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    How to watch tomorrow’s blood moon

    Tomorrow’s blood moon will be the last total lunar eclipse until 2025 – and most Australians have a chance to enjoy it.

    A lunar eclipse occurs when the Earth moves between the moon and the sun, with all three bodies in alignment, casting the moon in shadow.

    That will be taking place tomorrow night, with people in the eastern states getting the best show.

    What is the best time to watch the lunar eclipse in Australia? 

    It’s set to begin at about moonrise, meaning we won’t get the whole show, unlike New Zealand or parts of the US.

    The total lunar eclipse will begin for Australia just after 8pm AEDT.

    That’s just after 7pm in Brisbane, 7.30pm in Adelaide, and 6.30pm in Darwin.

    As the moon will be much lower in the sky, it will battle against the twilight glow during the eclipse’s early stages.

    Eastern Australia will see the eclipse shortly after the full moon rises.

    The further north you are, the longer you’ll need to wait before the eclipse begins.

    For Brisbane it will start more than an hour after moonrise, so the moon will be higher in the sky. In Hobart the eclipse begins just 15 minutes after moonrise.

    For the rest of Australia, the eclipse will begin before the moon rises.

    Throughout central Australia it will start only a few minutes before moonrise, while in Western Australia it will be well and truly underway by moonrise.

    Those up north will see some of the partial eclipse before totality sets in, but Perth can expect to see a fully eclipsed Moon deep in shadow at moonrise.

    A lunar eclipse is seen behind a cyclist during the first blood moon of the year, in Irwindale, Calif., Sunday, May 15, 2022. (AP Photo/Ringo H.W. Chiu)

    If you see the eclipse soon after moon rises, expect it to look amazing.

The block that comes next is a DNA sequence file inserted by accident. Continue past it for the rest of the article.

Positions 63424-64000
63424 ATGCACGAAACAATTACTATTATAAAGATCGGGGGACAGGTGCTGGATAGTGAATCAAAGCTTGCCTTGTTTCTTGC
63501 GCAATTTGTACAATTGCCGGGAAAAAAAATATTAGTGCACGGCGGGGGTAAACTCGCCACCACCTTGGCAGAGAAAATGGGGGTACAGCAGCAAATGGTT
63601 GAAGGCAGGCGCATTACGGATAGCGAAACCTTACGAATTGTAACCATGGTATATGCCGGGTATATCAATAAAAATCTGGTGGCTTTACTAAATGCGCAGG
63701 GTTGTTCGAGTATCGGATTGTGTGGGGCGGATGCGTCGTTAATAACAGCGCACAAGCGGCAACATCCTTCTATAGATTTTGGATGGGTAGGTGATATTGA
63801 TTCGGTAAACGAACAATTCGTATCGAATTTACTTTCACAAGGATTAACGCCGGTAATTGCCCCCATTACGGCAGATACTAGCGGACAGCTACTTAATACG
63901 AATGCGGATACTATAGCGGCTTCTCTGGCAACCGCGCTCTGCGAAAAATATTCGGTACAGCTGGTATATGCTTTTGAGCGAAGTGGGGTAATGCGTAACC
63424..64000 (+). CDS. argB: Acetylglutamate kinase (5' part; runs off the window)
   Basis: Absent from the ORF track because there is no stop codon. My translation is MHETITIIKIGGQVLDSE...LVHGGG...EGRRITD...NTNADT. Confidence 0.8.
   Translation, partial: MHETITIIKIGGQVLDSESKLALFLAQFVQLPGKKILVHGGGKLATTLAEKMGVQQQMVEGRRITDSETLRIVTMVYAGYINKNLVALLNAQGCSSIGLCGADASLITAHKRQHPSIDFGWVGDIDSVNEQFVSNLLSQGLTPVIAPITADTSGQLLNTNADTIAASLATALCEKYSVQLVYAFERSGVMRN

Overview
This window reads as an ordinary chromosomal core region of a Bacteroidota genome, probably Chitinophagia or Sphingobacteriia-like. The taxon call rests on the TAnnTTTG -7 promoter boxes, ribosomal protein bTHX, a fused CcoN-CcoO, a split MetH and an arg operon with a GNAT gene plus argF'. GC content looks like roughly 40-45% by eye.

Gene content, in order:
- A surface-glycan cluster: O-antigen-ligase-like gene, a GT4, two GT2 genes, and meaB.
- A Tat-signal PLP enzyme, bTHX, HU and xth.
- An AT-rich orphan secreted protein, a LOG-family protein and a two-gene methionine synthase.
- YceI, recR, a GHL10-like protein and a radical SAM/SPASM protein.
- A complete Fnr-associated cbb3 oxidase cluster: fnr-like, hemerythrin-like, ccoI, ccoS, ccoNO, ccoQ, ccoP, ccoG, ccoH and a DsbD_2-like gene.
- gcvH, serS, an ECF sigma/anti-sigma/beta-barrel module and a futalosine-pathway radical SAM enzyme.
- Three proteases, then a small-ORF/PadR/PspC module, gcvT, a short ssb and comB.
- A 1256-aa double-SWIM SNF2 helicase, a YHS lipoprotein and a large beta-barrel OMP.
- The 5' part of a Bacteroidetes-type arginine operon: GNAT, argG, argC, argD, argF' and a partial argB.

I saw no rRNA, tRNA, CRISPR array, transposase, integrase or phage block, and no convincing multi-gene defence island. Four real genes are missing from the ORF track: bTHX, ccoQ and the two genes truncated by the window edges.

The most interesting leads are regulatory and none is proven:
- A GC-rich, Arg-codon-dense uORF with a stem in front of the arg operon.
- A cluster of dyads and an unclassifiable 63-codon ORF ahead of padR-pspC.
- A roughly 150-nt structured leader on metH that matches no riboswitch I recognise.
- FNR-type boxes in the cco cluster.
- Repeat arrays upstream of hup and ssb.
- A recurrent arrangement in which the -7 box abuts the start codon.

That’s because something called the “moon illusion” will come into play.

    This is where your brain is tricked and the Moon looks much bigger when it’s low on the horizon, compared to when it’s high up in the sky.

    The Moon will rise in the east-northeast for all of Australia, so a high location or a clear view of the horizon will help with seeing the early parts of the eclipse.

    As the Moon gets higher, and the sky darker, the later part of the eclipse should be easy to see for everyone.

    As an extra treat, Uranus will be visible just a finger’s width above the moon, resembling a bright star.

    Totality will last nearly 90 minutes as Earth passes directly between the moon and sun.

    Among those providing a livestream of Tuesday’s lunar extravaganza: Griffith Observatory in Los Angeles and the Italian-based Virtual Telescope Project.

    Is it safe to look at the eclipse with a naked eye?

    A lunar eclipse is different to a solar eclipse.

    You can watch as the partial eclipse starts when the moon moves into the Earth’s shadow.

    The totality will be visible as the moon is completely covered, before the partial eclipse ends when the moon shifts out.

    Binoculars and telescopes will enhance viewing, provided the skies are clear.

    Why is it called a blood moon? 

    The lunar eclipse is called a blood moon as it will appear a reddish-orange.

    The only light reaching the Moon’s surface will first pass through Earth’s atmosphere, which is why the Moon will take on a red hue.

    Just how red it appears will depend on how dusty Earth’s atmosphere is at the time.

    At the peak of the eclipse, the moon will be 390,653km away, according to NASA scientists.

    When is the next total lunar eclipse? 

    The next total lunar eclipse won’t happen until 2025 because of the position of the sun and moon.

    However, there will be plenty of partial lunar eclipses in the meantime.

    This is the second total lunar eclipse this year.

    The first was in May but unfortunately, it happened during our daytime so Aussies missed the show.

    With The Conversation.

    This content was originally published here.

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